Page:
T he Minister of Finance and the Economy needs to be reminded again that what is now being described as the “First Citizens-IPO scandal” must be dealt with openly and swiftly.
Senator Larry Howai may not wish to acknowledge it publicly, but it is a matter that carries tremendous reputational issues for him. Mr Howai, it should be noted, was the person promoted to lead the bank in its formative years by the late Leonard Williams, First Citizens’ true father.
In a current radio-television promotional campaign First Citizens boasts of commercial successes and the awards that it has received from the international banking community.
In reality, Brand First Citizens —thanks in great part to Mr Howai’s solid management—is seen as the showpiece of the State enterprise sector.
Unfortunately questions hover over the $10 million golden handshake the current board granted Mr Howai on his departure for his cabinet position
In many quarters, there is still distaste over that award. In their lingering discomfort critics readily acknowledge Mr Howai’s performance—but they feel it is clouded by him being touted by the Prime Minister as the person whose magical expertise and discipline would have transformed her administration’s sullied reputation.
None of this has happened. After some two years in office, Mr Howai has yet to establish his presence, in the public’s mind, as a significant player in the decision-making of the Government.
In fact, there is the perception that the Finance Minister is consulted after the fact, i.e. after the Prime Minister’s frequent, off-the-cuff commitments to multi-million-dollar expenditures.
Also, Mr Howai is yet to resolve the CL Financial bail-out issue, a matter bungled and left in a mess by his predecessor. Even the promise that CLICO would be converted into a new insurance entity called Atrius still remains just that—a promise after months of detailed in-house planning.
Sources say this matter has gone backward and forward to the Cabinet over the past few months without the required weighty and assertive input of the Finance Minister
That portfolio, they confide, has shifted. It now resides in the office of the Attorney General which has been arbitrating, and resisting, the various interests contending vigorously for shares in the CL Financial empire.
Mr Howai also did not bring the weight of his office to bear in the Caribbean Airlines (CAL) controversy. He fired CAL’s chairman, the former CEPEP contractor Rabindra Moonan, and the airline’s board, which was installed by the then transport minister —but he was publicly humiliated by the Housing Minister who defiantly appointed Moonan to the chairmanship of the Housing Development Corporation with the snipe that the Finance Minister did not understand politics.
Then there is the appointment of the Central Bank Governor. The decision to appoint an inexperienced and unprepared candidate is said to have been made in another place and later handed to the Finance Minister.
Last week, the Governor announced that Ram Ramesh, his former boss at the defunct CL Financial brokerage, CMMB, would be his personal advisor at the bank. Whether or not the Finance Minister was consulted on this appointment, the Governor’s decision creates another reputational issue for him.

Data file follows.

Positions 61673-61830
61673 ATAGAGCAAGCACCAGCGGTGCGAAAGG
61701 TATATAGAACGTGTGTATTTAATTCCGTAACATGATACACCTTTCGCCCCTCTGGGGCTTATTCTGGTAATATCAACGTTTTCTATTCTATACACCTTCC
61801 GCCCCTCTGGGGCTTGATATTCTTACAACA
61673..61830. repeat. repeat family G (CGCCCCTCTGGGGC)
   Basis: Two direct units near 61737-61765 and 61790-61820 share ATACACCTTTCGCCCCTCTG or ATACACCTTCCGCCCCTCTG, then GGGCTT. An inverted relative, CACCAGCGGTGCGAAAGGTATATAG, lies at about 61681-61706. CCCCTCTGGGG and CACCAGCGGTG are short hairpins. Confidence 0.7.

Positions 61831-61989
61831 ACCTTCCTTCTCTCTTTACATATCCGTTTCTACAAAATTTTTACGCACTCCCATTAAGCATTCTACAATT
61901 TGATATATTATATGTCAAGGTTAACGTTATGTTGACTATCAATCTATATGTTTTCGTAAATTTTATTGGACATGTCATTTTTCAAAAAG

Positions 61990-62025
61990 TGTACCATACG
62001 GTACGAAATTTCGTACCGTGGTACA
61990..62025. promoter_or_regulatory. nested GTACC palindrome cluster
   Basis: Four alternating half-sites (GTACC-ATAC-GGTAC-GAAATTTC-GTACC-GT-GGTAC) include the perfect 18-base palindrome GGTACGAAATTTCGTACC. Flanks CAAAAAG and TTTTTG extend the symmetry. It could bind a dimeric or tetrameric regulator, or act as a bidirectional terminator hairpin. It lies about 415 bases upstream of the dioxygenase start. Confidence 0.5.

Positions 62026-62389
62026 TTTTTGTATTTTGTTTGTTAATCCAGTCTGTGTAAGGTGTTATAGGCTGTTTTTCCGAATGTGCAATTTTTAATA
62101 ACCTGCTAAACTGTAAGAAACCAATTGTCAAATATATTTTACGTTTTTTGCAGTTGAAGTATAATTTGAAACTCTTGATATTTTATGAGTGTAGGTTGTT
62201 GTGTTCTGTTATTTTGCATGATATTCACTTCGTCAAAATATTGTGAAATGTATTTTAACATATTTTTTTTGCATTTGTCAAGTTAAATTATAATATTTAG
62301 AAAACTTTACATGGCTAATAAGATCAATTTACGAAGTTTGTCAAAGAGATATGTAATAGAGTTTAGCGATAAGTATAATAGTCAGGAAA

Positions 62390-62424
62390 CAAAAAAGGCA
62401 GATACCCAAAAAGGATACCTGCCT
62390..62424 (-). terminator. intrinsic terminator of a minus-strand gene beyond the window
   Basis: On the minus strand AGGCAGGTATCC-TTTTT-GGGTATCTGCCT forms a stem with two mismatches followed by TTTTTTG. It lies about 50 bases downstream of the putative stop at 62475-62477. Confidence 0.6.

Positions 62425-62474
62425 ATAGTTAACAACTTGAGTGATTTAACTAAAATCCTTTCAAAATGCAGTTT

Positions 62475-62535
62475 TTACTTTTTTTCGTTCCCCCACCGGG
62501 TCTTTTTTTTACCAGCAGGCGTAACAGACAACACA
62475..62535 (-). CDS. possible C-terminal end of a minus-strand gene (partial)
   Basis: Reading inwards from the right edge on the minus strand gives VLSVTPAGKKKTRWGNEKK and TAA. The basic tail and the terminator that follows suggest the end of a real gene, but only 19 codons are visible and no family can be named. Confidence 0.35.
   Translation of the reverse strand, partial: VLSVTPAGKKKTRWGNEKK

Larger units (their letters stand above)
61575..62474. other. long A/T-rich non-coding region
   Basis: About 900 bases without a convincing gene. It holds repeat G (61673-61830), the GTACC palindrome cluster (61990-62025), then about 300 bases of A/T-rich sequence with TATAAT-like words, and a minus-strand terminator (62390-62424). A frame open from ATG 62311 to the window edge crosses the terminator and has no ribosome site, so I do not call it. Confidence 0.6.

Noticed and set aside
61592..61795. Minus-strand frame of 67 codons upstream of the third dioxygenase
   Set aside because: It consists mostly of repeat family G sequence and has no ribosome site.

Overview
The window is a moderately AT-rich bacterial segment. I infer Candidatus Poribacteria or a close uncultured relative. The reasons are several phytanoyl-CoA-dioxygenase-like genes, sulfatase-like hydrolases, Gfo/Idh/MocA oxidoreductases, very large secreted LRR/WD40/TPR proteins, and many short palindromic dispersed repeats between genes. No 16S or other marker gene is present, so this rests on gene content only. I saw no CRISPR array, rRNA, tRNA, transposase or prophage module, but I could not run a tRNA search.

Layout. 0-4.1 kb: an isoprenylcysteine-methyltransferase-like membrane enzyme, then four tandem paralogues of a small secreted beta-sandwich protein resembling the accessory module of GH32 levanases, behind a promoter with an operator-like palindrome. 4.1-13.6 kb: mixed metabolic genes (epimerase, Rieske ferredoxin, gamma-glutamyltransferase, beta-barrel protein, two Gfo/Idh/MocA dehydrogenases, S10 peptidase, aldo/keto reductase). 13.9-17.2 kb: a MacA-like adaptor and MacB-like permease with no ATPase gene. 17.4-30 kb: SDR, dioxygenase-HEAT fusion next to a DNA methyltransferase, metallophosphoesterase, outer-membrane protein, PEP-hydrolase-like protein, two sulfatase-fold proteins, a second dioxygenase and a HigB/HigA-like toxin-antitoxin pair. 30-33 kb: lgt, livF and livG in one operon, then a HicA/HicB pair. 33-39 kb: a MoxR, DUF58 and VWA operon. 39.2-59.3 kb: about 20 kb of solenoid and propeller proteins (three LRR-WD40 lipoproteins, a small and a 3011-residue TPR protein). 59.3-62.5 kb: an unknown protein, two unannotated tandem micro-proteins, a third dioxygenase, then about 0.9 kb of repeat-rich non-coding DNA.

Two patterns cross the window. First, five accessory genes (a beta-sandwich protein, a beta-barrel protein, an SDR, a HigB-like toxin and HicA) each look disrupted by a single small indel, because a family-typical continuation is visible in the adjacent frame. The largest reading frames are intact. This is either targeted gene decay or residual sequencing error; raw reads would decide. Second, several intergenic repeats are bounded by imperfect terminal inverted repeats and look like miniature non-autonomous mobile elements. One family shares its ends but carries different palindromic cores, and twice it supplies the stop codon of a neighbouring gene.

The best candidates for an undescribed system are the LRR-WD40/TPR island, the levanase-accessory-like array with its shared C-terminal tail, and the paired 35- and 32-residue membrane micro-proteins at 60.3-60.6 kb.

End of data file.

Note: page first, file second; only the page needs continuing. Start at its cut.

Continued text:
The Finance Minister also announced, without any reasonable explanation, that he took the First Citizens-IPO matter to the Cabinet, and it was referred to the Attorney General.
He added that matter in which the bank’s former chief risk officer purchased 659,588 shares—although there was an employees’ purchase limit of 5,000 shares —was still under investigation by the Securities and Exchange Commission and Central Bank and it would be concluded “within the next three to four weeks”.
Many observers may now agree with the Housing Minister’s assertion: Senator Howai really does not understand the nature of the beast called politics, and the suspicions and animus that it engenders.
First, the Finance Minister must acknowledge that the First Citizens brand is now tainted and then assert himself because all decisions in this matter are his straightforward call to make—not that of the Attorney General.
The First Citizens executive involved in the share deal was fired, although earlier his actions were defended staunchly by Nyree Alfonso, the bank’s chairperson, who chose to ignore the bank’s code of conduct, claiming the purchase was merely a legal matter.
In an about-face, the bank admitted that after its internal investigation “the chairperson and the board reached a determination that they had lost confidence” in the executive.
In an unrelated event in the US, New Jersey governor Chris Christie, facing an investigation into his role in a highway scandal, was told by a commentator that it was “all an inside job”. The million-dollar investigation Christie ordered, which cleared him of wrongdoing, was described as “so shoddy that everything could have been completed in one day”.
The Finance Minister should take note. The First Citizens-IPO scandal suggests a “big inside job”; other executives did exceed the employee limit for shares to be bought.
So what should one make of Senator Howai’s delayed investigation? Another million-dollar whitewash? I hope not.
* Keith Subero, a former Express news editor, has since followed a career in communication and management.